In 1916 the Rev James Watson arrived at Warruwi in Arnhem Land, he established the first mission in that area.  July this year marked the 100 year anniversary of this event. Many of the people and their families that have worked on the island with the community during this time were invited back for this significant day. People came from all around, and from all states, my family had lived on the island in the 1970’s, my father worked as a community advisor serving the local community as the governance was handed back to Land Councils.

Over 60 people flew in that day on small aircraft, I had wanted to return to the island for a long time. I took my family, first we flew into Darwin where we stayed, and the planes took us out just for the day.


Warrawi by Air










I had mixed feelings and reminded myself not to romaticise about what we had experienced as children, things would be different now. Spending a few years just being a child was a good way to experience the true essence of the culture of the island. My memories are of playing, freedom and going out on trips around the island to gather, see and just be. The traditional culture and law that remains in tact, was part of our every day lives. From the stories and games to the sacred places, and when there was trouble, if it was big trouble there would be a pay back, on occasion this was settled with a spear through the leg.


Track to Watson’s Tree


Welcome Ceremony










It’s hard to just abbreviate all the things that I experienced during this recent trip. Once we got to the island there was a re-enactment of the arrival of Watson at the point called Watson’s Tree (which has long since been washed away). Seeing the old missionary men greeting each other was very moving, a lot of the people were from our childhood, we spent most of our school years in the Northern Territory as did a lot of the church people there. There were also a lot of people missing, which was one of the really sad parts of the day.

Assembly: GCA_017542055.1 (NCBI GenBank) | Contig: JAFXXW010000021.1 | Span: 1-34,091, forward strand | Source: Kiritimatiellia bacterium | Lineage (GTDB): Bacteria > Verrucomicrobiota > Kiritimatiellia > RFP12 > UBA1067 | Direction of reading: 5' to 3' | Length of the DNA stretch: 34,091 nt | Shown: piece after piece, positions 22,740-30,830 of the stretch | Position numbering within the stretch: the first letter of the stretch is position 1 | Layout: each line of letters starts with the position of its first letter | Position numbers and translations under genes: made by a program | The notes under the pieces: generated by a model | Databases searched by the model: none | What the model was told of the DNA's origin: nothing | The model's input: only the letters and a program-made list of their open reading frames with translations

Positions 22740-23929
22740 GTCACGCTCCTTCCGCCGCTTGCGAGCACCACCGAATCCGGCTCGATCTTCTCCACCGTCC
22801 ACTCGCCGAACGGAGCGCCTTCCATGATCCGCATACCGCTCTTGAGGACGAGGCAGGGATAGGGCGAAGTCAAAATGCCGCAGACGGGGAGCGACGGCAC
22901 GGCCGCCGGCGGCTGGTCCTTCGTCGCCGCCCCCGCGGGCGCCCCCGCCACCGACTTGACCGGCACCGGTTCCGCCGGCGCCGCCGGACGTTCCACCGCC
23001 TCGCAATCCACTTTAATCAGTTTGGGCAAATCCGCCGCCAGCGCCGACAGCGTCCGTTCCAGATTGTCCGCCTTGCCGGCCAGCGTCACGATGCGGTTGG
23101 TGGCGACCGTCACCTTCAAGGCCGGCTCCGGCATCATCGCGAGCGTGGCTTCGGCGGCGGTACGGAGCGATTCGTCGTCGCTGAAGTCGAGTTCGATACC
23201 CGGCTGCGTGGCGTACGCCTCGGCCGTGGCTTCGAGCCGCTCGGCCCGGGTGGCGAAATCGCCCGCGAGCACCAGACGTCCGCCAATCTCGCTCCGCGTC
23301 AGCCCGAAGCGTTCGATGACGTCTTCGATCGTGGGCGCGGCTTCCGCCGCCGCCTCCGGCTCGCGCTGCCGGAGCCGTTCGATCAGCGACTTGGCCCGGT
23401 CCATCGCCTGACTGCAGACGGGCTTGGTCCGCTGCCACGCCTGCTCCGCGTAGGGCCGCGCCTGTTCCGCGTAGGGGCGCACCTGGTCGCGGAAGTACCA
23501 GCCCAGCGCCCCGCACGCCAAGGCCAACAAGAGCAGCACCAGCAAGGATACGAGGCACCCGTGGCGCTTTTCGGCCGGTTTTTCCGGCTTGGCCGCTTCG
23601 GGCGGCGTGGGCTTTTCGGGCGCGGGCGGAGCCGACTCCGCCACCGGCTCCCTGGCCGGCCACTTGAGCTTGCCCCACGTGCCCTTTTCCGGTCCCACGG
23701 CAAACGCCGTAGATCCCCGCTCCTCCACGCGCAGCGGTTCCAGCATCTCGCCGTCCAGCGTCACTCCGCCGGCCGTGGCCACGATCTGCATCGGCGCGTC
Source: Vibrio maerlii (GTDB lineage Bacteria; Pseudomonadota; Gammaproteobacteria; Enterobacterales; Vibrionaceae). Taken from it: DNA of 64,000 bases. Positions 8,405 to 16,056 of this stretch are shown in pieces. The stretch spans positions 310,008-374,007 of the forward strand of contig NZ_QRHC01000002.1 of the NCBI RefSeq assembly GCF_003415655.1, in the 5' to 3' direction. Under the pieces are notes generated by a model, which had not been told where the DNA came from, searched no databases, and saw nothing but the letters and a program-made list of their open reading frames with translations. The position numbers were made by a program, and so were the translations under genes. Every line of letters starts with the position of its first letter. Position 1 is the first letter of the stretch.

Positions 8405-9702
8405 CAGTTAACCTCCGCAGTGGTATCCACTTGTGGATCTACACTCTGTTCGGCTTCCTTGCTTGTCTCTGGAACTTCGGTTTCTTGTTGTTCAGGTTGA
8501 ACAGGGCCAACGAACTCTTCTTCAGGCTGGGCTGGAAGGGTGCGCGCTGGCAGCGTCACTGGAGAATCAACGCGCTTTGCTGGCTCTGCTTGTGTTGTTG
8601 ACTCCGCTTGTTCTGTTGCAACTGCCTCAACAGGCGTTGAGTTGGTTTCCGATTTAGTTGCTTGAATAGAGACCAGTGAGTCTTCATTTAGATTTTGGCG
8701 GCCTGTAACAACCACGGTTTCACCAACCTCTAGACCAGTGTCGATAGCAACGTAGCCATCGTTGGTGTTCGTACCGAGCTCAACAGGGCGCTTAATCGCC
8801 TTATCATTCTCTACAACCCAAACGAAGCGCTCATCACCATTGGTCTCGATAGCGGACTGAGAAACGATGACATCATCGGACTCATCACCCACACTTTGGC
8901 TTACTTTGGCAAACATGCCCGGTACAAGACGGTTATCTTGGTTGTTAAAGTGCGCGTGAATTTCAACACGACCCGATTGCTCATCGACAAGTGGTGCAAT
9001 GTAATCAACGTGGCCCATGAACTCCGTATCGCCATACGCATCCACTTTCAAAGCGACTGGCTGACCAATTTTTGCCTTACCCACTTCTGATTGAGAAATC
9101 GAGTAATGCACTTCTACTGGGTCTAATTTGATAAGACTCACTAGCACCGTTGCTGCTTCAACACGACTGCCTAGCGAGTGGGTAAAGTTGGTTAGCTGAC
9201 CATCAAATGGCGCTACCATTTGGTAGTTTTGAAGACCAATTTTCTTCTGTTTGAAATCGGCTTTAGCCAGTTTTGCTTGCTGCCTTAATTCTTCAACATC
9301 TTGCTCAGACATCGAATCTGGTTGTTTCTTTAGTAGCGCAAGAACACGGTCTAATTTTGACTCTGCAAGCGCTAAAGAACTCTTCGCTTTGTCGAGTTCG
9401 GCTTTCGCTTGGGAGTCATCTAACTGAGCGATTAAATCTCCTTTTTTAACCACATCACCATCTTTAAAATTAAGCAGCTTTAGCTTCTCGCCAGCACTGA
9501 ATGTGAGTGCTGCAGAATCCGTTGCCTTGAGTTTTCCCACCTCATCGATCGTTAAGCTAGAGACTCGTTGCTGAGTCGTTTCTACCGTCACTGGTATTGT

Then the locals put on a ceremony and singing, at the beginning when they were doing the smoking, one of my children turned to me and asked why are the old people crying, tears rolled down my own cheeks then, as they do now. There was a lot of good things we experienced that day, and I was so appreciative to be invited to be a part of it.

Learning from Plants


Kapok plant


Kapok Info


Kapok picture

kapok bark

Kapok Bag






Part of the excitement of going back to the top end was I could learn some of the plants in that area, I snuck a dye pot and a heap of fabric swatches into my suitcase. When we finally got out of Darwin and were in bush I felt completely lost. There were very few plants I could ID and to begin from scratch was pretty humbling, I tried to just pick one plant as my starting point, but it had already chosen me. The Kapok was in full bloom, and a friend had tagged me on facebook to say she had some and showed me what it looked like. This is the plant I want to go back to do more work with, I was also super lucky to find a Kapok Bark Bag in one of the galleries.

Other Interesting Things in Darwin


Fanny Bay Gaol

Fanny Bay

Prisoners Sign


Street Art Darwin

Aly de Groote

Aly de Groote






Winsome Jobling Exhibition

One of my favourite works from this exhbition that was on at MAGNT


Winsome Jobiling


Fugitive Winsome Jobling